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I am dying to know if Salazar is really stupid enough to actually believe Gonzales when he gives Salazar an "I oppose torture" letter, or whether there is more to it than that. The official story seems terribly implausible for a smart man like Salazar.

James Peabody

You're right - Salazar is a smart guy and he has people around him in DC who know how the game is played. We honestly can't answer your question about the letter or know how much Salazar's friendship with Gonzales really played into his decision. But we do know he and his advisors relied on political smarts in this case.


Certainly your analysis is right. With a Republican comtrolled Senate, and an obstinate minority of Democrats, Salazar becomes a go-to guy for Republican leaders needing bi-partisan support for legislation. Very astute on his part, I think.

Alva Adams

We couldn't have said it better, Walter. Nobody agrees with torture, and Salazar backing Gonzales doesn't mean that he does, either. But opposition just for the sake of opposition isn't a politically wise maneuver - especially for a freshman Senator trying to show that he is his own man and not a steward of his Party. Democrats praise those who voted against Gonzales, but so what? What did it get them? It's irrelevant. Salazar knows he needs to pick his battles, and that's what he's doing.


Um, I guess I'll just repeat what I observed before:

Yeah, and maybe good Ol' Ken (Colorado's newly elected Democratic?? US Senator) will be following in the footsteps of another Colorado ex-senator (Ol' Ben Nighthorse Cambell who was elected as a Democrat and then, in 1995, found it convenient to switch parties to become a Republican) . I can't believe that Ken focused his support of Gonzales - ignoring the facts of Alberto's musings on torture and his suggestion that the President has the Constitutional authority to ignore a law passed by Congress - by singing the song of the bootstrap success of a fellow Latino. Sure, God Bless Gonzales for succeeding in an unkind world. But, Jesus, Ken, the guy's scary and if you'll cross the ailse for Gonzales, what else will you forsake the party for?


James, Walter, Alva:

Do you really think there is such a thing as "political capitol" with this Republican legislature? Describe to me in what form Ken's recompense may come.

So he "relied on political smarts." The torture vote was "very astute on his part." And "opposition just for the sake of opposition isn't a politically wise maneuver." I guess those of us who actually volunteered, donated, and voted for him should get the hell out of the way and let the big boys make their deals now, eh?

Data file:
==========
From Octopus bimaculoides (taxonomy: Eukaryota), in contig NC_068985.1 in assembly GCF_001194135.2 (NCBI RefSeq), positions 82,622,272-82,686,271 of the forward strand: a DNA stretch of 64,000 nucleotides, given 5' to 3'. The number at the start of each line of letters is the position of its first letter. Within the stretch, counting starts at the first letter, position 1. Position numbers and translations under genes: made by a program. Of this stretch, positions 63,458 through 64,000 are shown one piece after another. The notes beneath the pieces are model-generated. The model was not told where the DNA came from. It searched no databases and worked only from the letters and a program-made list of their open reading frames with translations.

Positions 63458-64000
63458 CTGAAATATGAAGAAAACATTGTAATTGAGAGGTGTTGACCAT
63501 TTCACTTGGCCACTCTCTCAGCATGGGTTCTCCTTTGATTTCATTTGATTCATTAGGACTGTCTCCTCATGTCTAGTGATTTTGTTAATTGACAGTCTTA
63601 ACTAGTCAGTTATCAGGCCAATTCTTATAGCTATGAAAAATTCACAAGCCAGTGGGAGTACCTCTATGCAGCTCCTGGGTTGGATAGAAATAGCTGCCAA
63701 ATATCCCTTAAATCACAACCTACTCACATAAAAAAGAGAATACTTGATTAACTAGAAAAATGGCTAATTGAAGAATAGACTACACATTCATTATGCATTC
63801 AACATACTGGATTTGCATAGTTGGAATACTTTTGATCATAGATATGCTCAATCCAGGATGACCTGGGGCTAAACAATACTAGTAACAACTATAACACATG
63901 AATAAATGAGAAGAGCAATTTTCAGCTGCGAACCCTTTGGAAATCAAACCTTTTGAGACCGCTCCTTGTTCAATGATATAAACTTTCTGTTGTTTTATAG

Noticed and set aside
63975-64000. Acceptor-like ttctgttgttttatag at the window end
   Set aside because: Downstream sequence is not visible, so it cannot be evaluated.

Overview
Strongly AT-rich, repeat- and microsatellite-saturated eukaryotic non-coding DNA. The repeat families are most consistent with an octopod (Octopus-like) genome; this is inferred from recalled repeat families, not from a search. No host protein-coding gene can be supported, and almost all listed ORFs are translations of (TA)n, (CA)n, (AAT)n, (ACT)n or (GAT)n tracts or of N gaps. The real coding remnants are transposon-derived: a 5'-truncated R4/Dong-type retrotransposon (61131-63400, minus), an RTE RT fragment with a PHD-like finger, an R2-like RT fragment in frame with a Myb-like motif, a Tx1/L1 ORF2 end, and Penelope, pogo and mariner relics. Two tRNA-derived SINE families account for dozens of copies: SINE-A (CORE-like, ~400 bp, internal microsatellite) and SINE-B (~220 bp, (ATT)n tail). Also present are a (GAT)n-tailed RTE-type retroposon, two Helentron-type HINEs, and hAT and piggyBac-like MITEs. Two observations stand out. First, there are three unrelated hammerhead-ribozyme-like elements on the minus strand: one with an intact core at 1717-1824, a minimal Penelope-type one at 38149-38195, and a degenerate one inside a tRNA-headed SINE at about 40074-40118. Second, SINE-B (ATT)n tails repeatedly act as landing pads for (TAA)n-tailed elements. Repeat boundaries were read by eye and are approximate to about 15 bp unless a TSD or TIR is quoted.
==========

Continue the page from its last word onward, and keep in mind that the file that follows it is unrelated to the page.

What constituency was Ken playing to with this vote? Most Latino organizations would not support Gonzales. Salazar's office received weeks of feedback that ran 9 to 1 against confirming Gonzales. Colorado didn't want him to vote this way, so in what way was this a savvy move?

Ken's vote was a simple freshman mistake, unless his goal was to join his old friend Joe Lieberman in that part of the Party that does not receive committee assignments or increased responsibility.

James Peabody

Yes, Virginia, there is political capitol.

While the U.S. Senate has certainly become much more partisan, it is still a place where deals can get done across the aisle. Republicans need Democratic help to get legislation passed. The reverse is the case in the House, where the Republican Majority can pretty much work its will. As long as Republicans don't have a filibuster-proof majority, a Democrat like Ken Salazar can build political capitol and use it to bolster the battles he does take on.

It's no surprise Salazar's office received phone calls 9 to 1 against Gonzales. Those opposed to the nomination were urging people to call their Senators. Because the nomination was going to pass, those in favor of it didn't see the need to get their supporters on the phone to the Senate. When an issue or nomination is close, and both sides are working their base to hammer Senators, then you may get a more accurate read on the public's true feelings.

Yet, when asked about numbers on constituent calls on an issue, Congressional offices are notorious for giving numbers that match the boss's position. There might not be outright lying going on, but some shading of the truth does occur. If Salazar's office was telling the media or the public that calls were running 9 to 1 against Gonzales, we're guessing they were probably telling the truth since Salazar voted the opposite way. It's actually refreshing to hear about a Congressional office that doesn't seem to be playing the numbers game on constituent calls.

Speaking of Lieberman, he sits on the Armed Services committe, is Ranking Member of the Homeland Security committee, and sits on Environment and Public Works and Small Business. Do these match Appropriations? No. But Lieberman's assignments don't indicate he's being frozen out. Again, the Senate is a different animal than the House, where this sort of retribution and treatment is more prevelant and easier to do.

Last time we checked, this was one vote. It's not going to kill Salazar with the Democrats - except those who judge a forest by one tree - and it's not going to make him a Republican favorite. It builds him some capitol with the Republicans, capitol he can use in future battles.


I really think "capital" is the word you need here, James. Eh!

James Peabody

Thank you, George. I got so worked up thinking about the Freshman in our Nation's CapiTOL that I screwed up capiTAL.

I wish there was some sort of cute way to remember this (beyond actually using the brain) like with principal and principle. Remember, the principal is always your pal...


A capitol is always a bowl. (Get it? Upsidedown bowl=dome!) Capital will get you a gal! Or, okay, pal will work, too.

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